On January 26, 2021, AABANY co-sponsored a virtual fireside chat hosted by the New York City Bar entitled, “Our Story: Asian American Judges Share Their Path to the Bench, and Thoughts on Diversity and of the Future.” Prominent speakers included:
- Hon. Shahabudeen Ally, Supervising Judge, New York County Civil Court;
- Hon. Jeffrey K. Oing, New York State Supreme Court, Appellate Division, First Department and AABANY member;
- Hon. Ushir Pandit-Durant, New York State Supreme Court, Queens County; and
- Hon. Lillian Wan, New York State Supreme Court, Kings County and AABANY member.
Serving as moderator, Judge Ally led the discussion on each jurist’s path to the bench, challenges faced in their paths regarding issues of diversity and inclusion, and their thoughts on the inclusion of more Asian Americans in the future of the court system.
For Justices Oing, Pandit-Durant, and Wan, they did not anticipate becoming jurists when they were in law school. Justice Pandit-Durant had previously served at the Queens Assistant District Attorneys Office for over 20 years, and Justice Wan had been a litigator at the Administration for Children’s Services for 9 years and later as a court attorney referee at Surrogates Court. They became interested in joining the bench after their experiences of appearing before judges everyday and learning more about the judicial appointment process. Speaking about the path to the bench, the speakers emphasized the importance of getting outside their own comfort zone and attending events to get their names out there. You want people to recognize you as someone who would be able to do the job, said Justice Pandit-Durant. “They’re not going to know you until they want to know you.”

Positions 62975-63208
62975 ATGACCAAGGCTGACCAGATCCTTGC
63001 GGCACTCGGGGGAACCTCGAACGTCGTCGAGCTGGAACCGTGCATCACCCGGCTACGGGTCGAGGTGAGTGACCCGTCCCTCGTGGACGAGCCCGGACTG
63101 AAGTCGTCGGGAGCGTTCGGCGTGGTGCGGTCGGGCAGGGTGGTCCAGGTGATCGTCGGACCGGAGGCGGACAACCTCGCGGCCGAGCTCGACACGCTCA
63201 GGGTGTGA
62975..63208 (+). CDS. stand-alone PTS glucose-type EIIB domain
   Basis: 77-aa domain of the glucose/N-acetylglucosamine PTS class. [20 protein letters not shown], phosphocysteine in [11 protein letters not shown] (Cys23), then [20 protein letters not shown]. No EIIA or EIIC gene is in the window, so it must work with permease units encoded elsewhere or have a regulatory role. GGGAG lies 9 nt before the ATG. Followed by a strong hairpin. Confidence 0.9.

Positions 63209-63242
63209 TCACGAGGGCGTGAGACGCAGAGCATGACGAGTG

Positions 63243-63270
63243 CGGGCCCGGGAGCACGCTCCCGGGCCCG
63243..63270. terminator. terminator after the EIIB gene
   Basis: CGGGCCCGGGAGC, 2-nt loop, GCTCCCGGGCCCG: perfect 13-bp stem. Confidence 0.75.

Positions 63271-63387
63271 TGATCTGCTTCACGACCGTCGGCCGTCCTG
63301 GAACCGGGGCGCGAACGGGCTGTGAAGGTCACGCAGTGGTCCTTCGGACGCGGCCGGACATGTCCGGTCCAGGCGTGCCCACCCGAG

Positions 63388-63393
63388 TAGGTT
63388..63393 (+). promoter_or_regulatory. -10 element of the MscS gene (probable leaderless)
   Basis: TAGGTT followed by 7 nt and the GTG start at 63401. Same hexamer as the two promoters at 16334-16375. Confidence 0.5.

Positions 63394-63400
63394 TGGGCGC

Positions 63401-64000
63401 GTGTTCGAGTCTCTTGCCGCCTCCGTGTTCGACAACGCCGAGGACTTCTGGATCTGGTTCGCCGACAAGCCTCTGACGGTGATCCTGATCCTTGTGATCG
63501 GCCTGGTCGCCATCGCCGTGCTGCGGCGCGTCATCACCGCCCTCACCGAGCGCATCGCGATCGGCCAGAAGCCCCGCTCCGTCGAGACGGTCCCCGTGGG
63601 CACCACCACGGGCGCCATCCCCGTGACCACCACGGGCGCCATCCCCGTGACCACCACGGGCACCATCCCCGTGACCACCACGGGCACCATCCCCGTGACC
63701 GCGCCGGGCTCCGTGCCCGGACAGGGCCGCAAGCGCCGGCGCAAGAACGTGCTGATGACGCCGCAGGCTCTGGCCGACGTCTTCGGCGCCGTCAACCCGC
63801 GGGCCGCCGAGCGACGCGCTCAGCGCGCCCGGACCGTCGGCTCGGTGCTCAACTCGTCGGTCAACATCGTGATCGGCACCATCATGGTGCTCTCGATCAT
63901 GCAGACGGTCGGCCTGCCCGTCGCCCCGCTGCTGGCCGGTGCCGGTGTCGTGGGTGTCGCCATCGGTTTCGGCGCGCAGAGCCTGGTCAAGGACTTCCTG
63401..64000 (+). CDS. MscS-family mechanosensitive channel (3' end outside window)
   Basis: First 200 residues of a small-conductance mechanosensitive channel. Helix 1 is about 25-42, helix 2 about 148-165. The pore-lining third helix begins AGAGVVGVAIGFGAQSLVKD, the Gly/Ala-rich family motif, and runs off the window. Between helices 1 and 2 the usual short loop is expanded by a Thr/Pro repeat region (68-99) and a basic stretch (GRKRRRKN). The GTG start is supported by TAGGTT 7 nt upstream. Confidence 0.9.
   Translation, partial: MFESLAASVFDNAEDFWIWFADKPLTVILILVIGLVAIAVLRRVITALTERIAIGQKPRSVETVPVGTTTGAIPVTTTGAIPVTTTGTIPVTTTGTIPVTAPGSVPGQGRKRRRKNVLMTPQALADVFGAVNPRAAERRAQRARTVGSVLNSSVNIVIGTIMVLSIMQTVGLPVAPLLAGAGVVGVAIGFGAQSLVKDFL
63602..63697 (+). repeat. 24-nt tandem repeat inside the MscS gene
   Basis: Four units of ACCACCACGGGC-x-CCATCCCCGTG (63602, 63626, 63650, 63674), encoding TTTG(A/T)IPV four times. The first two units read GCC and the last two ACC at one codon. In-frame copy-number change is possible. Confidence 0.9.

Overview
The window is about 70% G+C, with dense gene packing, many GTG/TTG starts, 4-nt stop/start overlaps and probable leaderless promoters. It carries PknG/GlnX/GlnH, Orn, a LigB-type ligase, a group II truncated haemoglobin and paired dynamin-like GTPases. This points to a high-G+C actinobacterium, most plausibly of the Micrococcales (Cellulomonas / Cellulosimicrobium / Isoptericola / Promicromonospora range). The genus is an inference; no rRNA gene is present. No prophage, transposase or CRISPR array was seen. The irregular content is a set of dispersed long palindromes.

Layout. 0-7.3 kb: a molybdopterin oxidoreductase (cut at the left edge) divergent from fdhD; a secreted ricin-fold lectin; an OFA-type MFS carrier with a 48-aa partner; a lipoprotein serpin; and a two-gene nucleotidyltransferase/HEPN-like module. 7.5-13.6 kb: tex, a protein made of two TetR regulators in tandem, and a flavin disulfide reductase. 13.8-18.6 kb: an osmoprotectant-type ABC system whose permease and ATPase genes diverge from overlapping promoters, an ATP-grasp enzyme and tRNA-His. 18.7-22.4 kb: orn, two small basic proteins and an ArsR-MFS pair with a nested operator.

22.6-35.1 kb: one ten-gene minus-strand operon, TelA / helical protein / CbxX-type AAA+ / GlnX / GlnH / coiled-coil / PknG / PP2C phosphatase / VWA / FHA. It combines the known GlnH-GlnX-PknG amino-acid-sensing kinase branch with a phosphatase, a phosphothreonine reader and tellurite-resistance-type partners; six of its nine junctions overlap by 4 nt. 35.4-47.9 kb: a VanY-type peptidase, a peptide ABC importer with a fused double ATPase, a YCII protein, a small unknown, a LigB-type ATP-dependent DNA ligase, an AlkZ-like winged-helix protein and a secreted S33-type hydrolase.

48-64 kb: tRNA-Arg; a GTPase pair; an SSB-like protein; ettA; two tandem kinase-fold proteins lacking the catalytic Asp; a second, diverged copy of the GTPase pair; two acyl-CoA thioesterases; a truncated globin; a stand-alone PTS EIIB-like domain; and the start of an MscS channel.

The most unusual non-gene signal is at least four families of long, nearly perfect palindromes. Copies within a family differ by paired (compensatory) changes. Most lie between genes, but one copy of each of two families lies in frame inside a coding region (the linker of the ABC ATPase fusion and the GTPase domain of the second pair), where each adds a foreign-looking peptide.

Speaking on diversity in the court system, the speakers agreed that compared to the past, we are moving in the right direction. There are now many more women and diverse women on the bench. In the state of New York, there are currently 39 judges of Asian American descent. Justice Wan said, “There is more respect and acceptance of the outcome if we have a bench that looks like the community they serve. Diversity matters.”
In the final segment of the fireside chat, Judge Ally asked the speakers: “What can we do as a population to engage the next generation?” Justice Wan spoke about the importance of mentorships. Many people do not realize that practically anyone with the right qualifications can become a judge, and it is necessary for mentors to help demystify the process. Speakers also discussed how students can be inspired by looking at the diversity of the bench and the progress that has already been made. The jurists praised the 80+ audience members for joining their chat and asking great questions, and concluded with the hope that the number of judges of Asian American descent in New York will continue to increase.
AABANY’s Judiciary Committee has a mission to do just that: increase the number of judges of Asian American and Pacific Islander descent in New York. To learn more about the Judiciary Committee, read this blog post about the March 19 membership mixer featuring that Committee or visit this page on the AABANY website.